I remember certain things from my youth vividly. Like the year I received a “Big-Wheel” under the Christmas tree (1968). I remember the road trip to Minnesota in my parents’ Volkswagen Micro-Bus to visit an odd-smelling aunt who frightened me (1971). I distinctly recall the tiny green plastic army soldiers scattered about the backyard that friends and I would pose against one another in imaginary battles of ‘Marines v Germans.’ Clearly an influence of my father. Semper Fidelis. My first memory of a specific motorcycle was from my fifth summer when my neighbor had a visitor that appeared one hot summer day on a very long and very loud chopper, the details of which are lost to time. I recall the noise it made, how it smoked, how he kicked it to life before departure, and how cool I thought he was. That was the summer of 1969. My entire world extended no further than one city block. 213th street off Hillside Avenue in Queens, New York City. Home of the “METS.” My street was seen every evening during the credits of CBS’s “All in the Family” series running from 1971 to 1983. For all intents and purposes, my Dad WAS Archie Bunker (just tougher) and my Mom was Edith (just smarter). Over 40 years hence, the details of that summer are gone but strong impressions of little things hold tight in my ‘almost 50’ brain. I wonder if that old chopper still kicks around the streets of New York City.

I arrived home last night from my HOG meeting (Killer Creek Chapter) to find my own 5 year old son prone across his bed with an army of little green soldiers set up on bed posts, dressers and floor, ready for battle. The scene whisked me back 45 years. The soldiers are identical except perhaps I trust they are made in China now. I wondered what memories he will have of his fifth year on this earth. He waved and mouthed “I Love You Dad” as I motored down the driveway several hours before on the way to the HOG meeting. Would that memory of me linger through childhood and press itself into his consciousness? Would I be his first specific motorcycle memory? Perhaps a cartoon or a toy or a friend arriving at my house on a shiny new bike would beat me out. I hope and pray to ask him 40 years hence. Off to bed he goes, along with everyone else in the house as I sit here contemplating childhood, his and mine. I worry about his future and the legacy we all leave our kids. Cost of living increases, global economics, energy shortages, health care, a fragile environment. All life stressors he’ll have to learn to deal with. Will he be able to jump on a bike and de-stress like his Dad? I wonder. Do I even want him jumping on a bike? I suspect like all kids, he will be chomping at the bit for licensure at the 16 year mark. We have already agreed there’s no rush. Milton High is down the street. Walking distance. The school bus passes the house. “Cool your jets, kid.” Seems every pimple faced lanky teenager I know gets a free BMW from dad and a gas card. Not in my house.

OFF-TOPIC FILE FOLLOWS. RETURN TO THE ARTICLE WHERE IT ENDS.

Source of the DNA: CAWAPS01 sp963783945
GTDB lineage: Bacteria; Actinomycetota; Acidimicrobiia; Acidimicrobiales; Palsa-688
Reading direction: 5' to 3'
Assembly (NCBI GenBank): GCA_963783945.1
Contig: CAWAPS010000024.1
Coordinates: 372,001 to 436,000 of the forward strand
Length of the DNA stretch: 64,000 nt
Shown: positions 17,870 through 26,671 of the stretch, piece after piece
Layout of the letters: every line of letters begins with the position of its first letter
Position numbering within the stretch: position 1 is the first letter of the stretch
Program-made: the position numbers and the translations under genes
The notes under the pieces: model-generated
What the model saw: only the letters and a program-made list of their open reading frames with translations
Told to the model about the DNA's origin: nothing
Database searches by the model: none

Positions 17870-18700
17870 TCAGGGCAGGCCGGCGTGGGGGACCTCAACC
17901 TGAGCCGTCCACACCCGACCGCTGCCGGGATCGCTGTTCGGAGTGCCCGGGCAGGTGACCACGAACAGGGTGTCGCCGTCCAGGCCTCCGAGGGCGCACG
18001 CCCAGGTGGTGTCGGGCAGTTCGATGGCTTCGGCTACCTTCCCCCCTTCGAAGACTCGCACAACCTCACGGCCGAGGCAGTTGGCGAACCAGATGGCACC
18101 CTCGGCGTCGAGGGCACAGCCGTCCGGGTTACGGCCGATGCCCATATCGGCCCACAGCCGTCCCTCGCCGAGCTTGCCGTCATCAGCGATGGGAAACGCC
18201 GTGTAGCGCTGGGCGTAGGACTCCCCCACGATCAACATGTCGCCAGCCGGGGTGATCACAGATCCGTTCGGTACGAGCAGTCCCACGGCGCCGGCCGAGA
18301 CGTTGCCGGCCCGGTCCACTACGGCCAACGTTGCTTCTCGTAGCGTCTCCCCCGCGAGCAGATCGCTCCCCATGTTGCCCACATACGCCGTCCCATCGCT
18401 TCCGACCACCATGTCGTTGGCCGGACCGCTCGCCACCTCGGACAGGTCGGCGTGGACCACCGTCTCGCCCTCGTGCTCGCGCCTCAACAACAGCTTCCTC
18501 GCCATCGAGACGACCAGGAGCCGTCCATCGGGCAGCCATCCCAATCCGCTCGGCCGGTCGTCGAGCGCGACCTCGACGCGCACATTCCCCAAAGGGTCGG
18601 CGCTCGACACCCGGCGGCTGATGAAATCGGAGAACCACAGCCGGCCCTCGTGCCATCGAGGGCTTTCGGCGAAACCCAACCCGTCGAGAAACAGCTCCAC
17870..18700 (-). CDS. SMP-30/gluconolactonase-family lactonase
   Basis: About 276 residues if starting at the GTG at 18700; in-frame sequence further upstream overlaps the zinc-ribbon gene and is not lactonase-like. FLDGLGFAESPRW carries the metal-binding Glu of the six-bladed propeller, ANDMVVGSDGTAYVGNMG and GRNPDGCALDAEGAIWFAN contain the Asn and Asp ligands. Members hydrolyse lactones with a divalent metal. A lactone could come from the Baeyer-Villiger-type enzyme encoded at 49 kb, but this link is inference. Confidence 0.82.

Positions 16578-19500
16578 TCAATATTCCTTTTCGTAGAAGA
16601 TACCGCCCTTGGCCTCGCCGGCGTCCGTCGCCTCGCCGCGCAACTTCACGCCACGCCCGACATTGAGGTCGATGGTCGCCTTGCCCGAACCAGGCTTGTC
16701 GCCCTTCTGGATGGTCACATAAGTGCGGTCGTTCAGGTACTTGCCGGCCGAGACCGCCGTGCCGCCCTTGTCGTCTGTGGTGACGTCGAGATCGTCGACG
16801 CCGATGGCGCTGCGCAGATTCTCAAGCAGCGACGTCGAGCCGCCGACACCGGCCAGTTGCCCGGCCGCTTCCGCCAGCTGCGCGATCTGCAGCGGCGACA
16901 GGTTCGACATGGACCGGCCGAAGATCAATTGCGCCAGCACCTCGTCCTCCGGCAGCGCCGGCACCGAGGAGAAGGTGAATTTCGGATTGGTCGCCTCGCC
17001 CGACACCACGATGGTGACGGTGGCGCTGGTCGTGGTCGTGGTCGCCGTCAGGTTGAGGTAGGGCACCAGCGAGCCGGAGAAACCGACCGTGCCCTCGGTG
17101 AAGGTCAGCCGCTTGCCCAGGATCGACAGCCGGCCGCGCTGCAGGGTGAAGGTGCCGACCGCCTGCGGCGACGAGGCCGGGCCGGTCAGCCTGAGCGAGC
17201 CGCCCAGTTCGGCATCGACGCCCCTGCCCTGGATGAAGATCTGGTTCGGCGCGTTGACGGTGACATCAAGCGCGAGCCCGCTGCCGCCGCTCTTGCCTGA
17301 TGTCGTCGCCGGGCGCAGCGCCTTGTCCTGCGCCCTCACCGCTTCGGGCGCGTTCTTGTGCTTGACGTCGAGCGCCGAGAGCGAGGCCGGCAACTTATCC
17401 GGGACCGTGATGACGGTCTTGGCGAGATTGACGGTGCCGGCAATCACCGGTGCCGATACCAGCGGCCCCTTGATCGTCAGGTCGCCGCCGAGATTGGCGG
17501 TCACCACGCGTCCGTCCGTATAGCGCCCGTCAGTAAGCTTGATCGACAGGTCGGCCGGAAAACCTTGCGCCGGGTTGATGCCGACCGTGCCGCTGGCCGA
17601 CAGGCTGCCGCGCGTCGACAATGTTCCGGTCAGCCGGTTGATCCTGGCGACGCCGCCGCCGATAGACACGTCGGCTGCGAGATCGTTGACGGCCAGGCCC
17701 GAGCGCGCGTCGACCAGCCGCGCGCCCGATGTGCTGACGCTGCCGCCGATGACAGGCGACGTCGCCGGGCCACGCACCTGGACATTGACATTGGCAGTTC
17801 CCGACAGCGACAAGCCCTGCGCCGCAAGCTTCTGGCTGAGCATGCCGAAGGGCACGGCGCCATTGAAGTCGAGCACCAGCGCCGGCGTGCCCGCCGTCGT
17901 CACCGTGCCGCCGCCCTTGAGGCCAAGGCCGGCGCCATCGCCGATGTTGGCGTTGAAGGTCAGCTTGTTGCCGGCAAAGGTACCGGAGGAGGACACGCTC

Bikes are certainly cheaper to insure, sip gas, easier to store and repair, but the inherent dangers concern me just like any other parent. How my parents agreed to a Honda XL 250 street bike when I was 16 escapes me. I trust my badgering had a lot to do with it. We had rules, no passengers, no night riding, no highway, full helmet, etc… Despite rules Mom and Dad had to have worried. I trust my son will keep me up nights when he ventures out into the world beyond “our block.” To do so on a motorcycle may further contribute to my anxiety. We’ll see. Perhaps a strict set of rules. Safety course, limited power bike, riding gear, and of course, my parents rules about passengers, night riding, and highways. I would hate to deprive him of an activity that has given me so much enjoyment in my life. Given the recent studies I’ve seen and the cases I’ve worked on, eighteen years old may be a better time to throw a leg over than 16. Maturity, responsibility, judgment, discretion, all increase X10 between 16 and 18. For now, I think I won’t stress. I will just enjoy his company, coach his little league and bait his hook down on the lake if he asks. After all, he’s only 5. There’s no telling what he’ll remember of the summer of 2010. Tomorrow the weather should be nice, and I can get home in time for dinner. Maybe a ride around the block with him perched atop of the tank in front of me. We’ll have to sneak past Mom . I could rev the motor a few times, hold him tight, and revel in his ‘littleness’. Certainly, I’ll never forget it. I hope he never does either.

Well, signing off for now. Ride strong, ride safe and in the end, make sure you ride home.

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